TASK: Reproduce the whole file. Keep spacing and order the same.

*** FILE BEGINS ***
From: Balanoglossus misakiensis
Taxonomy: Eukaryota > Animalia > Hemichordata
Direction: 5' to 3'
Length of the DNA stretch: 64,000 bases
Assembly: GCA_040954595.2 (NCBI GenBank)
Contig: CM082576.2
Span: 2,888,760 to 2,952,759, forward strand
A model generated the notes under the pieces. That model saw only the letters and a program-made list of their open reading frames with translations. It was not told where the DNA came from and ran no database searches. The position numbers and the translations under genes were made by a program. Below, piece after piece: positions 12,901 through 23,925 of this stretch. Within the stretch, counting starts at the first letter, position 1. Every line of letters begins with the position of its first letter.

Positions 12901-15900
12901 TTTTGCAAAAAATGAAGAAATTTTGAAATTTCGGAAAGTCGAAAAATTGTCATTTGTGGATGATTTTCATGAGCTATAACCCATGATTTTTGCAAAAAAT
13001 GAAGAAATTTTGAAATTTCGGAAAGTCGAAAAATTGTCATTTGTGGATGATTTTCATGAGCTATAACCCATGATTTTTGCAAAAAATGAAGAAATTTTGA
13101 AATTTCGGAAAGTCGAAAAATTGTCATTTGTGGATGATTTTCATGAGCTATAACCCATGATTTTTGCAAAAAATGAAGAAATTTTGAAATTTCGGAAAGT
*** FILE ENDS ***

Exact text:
From: Balanoglossus misakiensis
Taxonomy: Eukaryota > Animalia > Hemichordata
Direction: 5' to 3'
Length of the DNA stretch: 64,000 bases
Assembly: GCA_040954595.2 (NCBI GenBank)
Contig: CM082576.2
Span: 2,888,760 to 2,952,759, forward strand
A model generated the notes under the pieces. That model saw only the letters and a program-made list of their open reading frames with translations. It was not told where the DNA came from and ran no database searches. The position numbers and the translations under genes were made by a program. Below, piece after piece: positions 12,901 through 23,925 of this stretch. Within the stretch, counting starts at the first letter, position 1. Every line of letters begins with the position of its first letter.

Positions 12901-15900
12901 TTTTGCAAAAAATGAAGAAATTTTGAAATTTCGGAAAGTCGAAAAATTGTCATTTGTGGATGATTTTCATGAGCTATAACCCATGATTTTTGCAAAAAAT
13001 GAAGAAATTTTGAAATTTCGGAAAGTCGAAAAATTGTCATTTGTGGATGATTTTCATGAGCTATAACCCATGATTTTTGCAAAAAATGAAGAAATTTTGA
13101 AATTTCGGAAAGTCGAAAAATTGTCATTTGTGGATGATTTTCATGAGCTATAACCCATGATTTTTGCAAAAAATGAAGAAATTTTGAAATTTCGGAAAGT